Russian-Western arms race on Ukraine battlefield. Explained

Russia increased long-range raids and sent troops to attack Bakhmut, forcing the West to race to supply more powerful weapons to Ukraine.

Ukraine is facing a tense situation in the Donbas, where the Russian army has recently sent well-trained reserves into hot spots occupied by Wagner mercenaries. This additional force is more elite and more numerous, helping Russia launch more attacks and fight to gain the advantage.

The tensest is in the city of Bakhmut, where the commander of the Ukrainian unit Denys Yarolavskyi said Russian regular forces had been deployed this week. There are skilled paratrooper units in the Russian reinforcements, which helped Russia progress in many areas around Bakhmut on January 29-30.

Serhiy Cherevaty, the eastern Ukrainian military district spokesman, said on January 31 that in just 24 hours, Russian forces had staged 42 battles within 15 kilometers of Bakhmut. 

They are besieging the city of Ugledar, taking control of the village of Mykilske on the outskirts, and breaking through the Ukrainian lines near the village of Ternova.

Ukrainian soldiers on a tank near the city of Bakhmut, Donetsk province, January 20. Photo: Reuters

Further north, the Russian military reinforces its long-range shelling from within its territory across the Ukrainian border. The Ukrainian border service said that 120 mm cannon fired from Russian territory repeatedly hit the Sumy and Chernihiv regions on January 26.

Russia also continued its lightning strikes, launching 55 air and sea cruise missiles and 24 drones into Ukraine on January 26. Ukraine’s air defense system claims to have shot down 47 missiles and all 24 Russian drones.

The next day, Russia used an S-300 missile to hit a ground target in the town of Kostyantynivka in the Donetsk region, killing three people and injuring 14.

After this attack, Ukrainian President Volodymyr Zelensky continued to call on the West to support Kyiv with long-range weapons. “Ukraine needs long-range missiles to eliminate the possibility of the enemy placing missile launchers far from the front lines and destroying our cities,” Zelensky said.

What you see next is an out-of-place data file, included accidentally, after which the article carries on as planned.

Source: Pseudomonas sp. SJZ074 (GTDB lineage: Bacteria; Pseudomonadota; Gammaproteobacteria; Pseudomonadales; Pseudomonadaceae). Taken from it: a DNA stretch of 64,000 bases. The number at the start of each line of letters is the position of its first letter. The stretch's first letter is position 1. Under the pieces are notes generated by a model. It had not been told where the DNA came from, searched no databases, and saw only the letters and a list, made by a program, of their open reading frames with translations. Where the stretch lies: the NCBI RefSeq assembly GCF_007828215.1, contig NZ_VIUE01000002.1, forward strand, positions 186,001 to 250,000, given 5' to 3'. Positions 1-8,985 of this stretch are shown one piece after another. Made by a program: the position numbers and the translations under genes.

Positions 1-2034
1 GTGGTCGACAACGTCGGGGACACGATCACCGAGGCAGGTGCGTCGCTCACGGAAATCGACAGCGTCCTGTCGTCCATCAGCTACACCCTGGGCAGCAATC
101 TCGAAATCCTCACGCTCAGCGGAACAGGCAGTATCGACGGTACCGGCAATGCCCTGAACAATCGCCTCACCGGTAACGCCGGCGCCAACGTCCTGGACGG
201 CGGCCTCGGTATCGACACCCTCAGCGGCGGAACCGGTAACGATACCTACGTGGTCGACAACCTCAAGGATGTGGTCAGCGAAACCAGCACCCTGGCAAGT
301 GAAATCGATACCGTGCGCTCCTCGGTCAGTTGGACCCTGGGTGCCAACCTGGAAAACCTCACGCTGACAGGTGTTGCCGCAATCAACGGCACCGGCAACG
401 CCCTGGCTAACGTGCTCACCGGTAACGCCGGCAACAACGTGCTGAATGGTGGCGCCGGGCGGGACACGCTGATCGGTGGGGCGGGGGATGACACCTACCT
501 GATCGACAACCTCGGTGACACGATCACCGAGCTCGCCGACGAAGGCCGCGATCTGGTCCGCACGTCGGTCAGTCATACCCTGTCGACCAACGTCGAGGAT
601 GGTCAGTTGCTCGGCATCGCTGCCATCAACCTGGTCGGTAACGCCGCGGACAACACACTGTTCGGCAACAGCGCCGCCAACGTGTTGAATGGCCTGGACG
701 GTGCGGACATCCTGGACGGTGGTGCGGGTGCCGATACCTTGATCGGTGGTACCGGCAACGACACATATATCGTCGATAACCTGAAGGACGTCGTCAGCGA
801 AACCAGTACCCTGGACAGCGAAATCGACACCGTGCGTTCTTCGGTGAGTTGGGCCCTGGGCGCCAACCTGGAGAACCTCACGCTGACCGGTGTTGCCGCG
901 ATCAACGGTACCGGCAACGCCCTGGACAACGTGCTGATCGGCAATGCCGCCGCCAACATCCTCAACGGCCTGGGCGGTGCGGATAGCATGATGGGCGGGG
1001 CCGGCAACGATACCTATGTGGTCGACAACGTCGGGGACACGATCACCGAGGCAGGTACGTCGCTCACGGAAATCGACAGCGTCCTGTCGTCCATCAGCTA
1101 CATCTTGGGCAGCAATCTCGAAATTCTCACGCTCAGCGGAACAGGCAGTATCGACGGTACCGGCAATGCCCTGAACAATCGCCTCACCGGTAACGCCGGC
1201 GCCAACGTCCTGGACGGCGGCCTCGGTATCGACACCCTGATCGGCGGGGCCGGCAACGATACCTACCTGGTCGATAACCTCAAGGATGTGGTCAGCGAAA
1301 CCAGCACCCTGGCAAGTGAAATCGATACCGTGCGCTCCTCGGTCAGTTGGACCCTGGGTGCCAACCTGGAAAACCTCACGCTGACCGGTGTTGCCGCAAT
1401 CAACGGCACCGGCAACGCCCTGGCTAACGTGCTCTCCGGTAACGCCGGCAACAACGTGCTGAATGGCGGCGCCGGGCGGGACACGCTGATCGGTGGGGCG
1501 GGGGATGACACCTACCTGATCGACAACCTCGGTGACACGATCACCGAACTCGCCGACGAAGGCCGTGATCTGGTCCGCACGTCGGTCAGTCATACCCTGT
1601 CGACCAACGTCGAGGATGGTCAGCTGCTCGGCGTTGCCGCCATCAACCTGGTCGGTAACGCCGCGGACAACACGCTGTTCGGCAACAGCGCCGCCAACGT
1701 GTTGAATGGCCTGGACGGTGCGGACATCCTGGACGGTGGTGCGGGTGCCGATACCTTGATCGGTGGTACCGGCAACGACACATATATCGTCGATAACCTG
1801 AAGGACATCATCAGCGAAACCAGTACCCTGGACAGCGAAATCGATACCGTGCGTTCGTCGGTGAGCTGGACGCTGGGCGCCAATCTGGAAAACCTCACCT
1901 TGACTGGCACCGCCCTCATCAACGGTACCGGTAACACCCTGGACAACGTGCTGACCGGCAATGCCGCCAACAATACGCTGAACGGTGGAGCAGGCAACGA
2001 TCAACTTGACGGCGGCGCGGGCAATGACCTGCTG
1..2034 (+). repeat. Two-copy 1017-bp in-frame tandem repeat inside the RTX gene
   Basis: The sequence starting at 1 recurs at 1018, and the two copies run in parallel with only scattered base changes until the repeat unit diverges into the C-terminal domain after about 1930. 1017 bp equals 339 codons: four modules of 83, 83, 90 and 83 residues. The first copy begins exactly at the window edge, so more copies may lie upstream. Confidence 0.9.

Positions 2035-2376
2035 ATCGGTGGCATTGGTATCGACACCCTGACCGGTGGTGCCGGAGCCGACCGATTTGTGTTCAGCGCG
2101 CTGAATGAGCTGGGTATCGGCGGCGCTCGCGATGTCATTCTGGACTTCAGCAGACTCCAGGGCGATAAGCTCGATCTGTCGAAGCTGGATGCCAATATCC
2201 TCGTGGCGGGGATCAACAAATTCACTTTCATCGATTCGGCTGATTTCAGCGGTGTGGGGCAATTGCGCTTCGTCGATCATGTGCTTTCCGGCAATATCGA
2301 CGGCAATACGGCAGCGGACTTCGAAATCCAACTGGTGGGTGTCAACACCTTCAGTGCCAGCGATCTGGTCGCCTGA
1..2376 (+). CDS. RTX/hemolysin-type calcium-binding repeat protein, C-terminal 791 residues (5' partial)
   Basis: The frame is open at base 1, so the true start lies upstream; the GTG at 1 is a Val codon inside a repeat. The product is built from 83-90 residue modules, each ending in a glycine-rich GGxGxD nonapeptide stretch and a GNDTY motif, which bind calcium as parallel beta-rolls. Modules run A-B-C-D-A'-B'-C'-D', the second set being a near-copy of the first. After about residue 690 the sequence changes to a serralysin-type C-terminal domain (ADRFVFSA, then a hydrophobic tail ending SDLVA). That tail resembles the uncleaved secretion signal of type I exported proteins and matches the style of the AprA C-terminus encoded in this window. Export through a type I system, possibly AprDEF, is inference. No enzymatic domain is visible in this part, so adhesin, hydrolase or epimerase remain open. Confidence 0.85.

The reality of the battlefield and Ukraine’s urgent calls are said to be the driving force for the US and its Western allies to change their views and race to provide more powerful weapons with longer ranges for the country. Ukraine in response to the new Russian offensive campaign.

Pentagon spokesman Patrick Ryder announced on February 3 that the new US military aid package of $ 2 billion for Ukraine includes a long-range rocket called the Ground Launched Small Diameter Bomb (GLSDB) with a range of $2 billion. Up to 150 km, almost twice that of the M142 High Mobility Rocket System (HIMARS).

This is the first time the US has provided such a long-range weapon to Ukraine. “This gives them the ability to strike at a longer range,” Mr. Rider said.

The GLSDB combines the M26 rocket and the GBU-39 small-diameter bomb, which can be launched from ground platforms such as the M270 Multiple Launch Rocket System (MRLS) and HIMARS.

With a range of 150 km, the GLSDB can hit Russian positions far behind the front lines in the Donbas region, Zaporizhzhia, and Kherson provinces, as well as northern Crimea. This type of rocket can make the power of the HIMARS cannon even more effective.

This is very important because Russia has learned from previous mistakes and positioned ammunition depots about 80-120 km from the front lines in the Rostov region, beyond the range of HIMARS, according to the deputy director of Ukraine’s military intelligence Vadym Skibitskyi.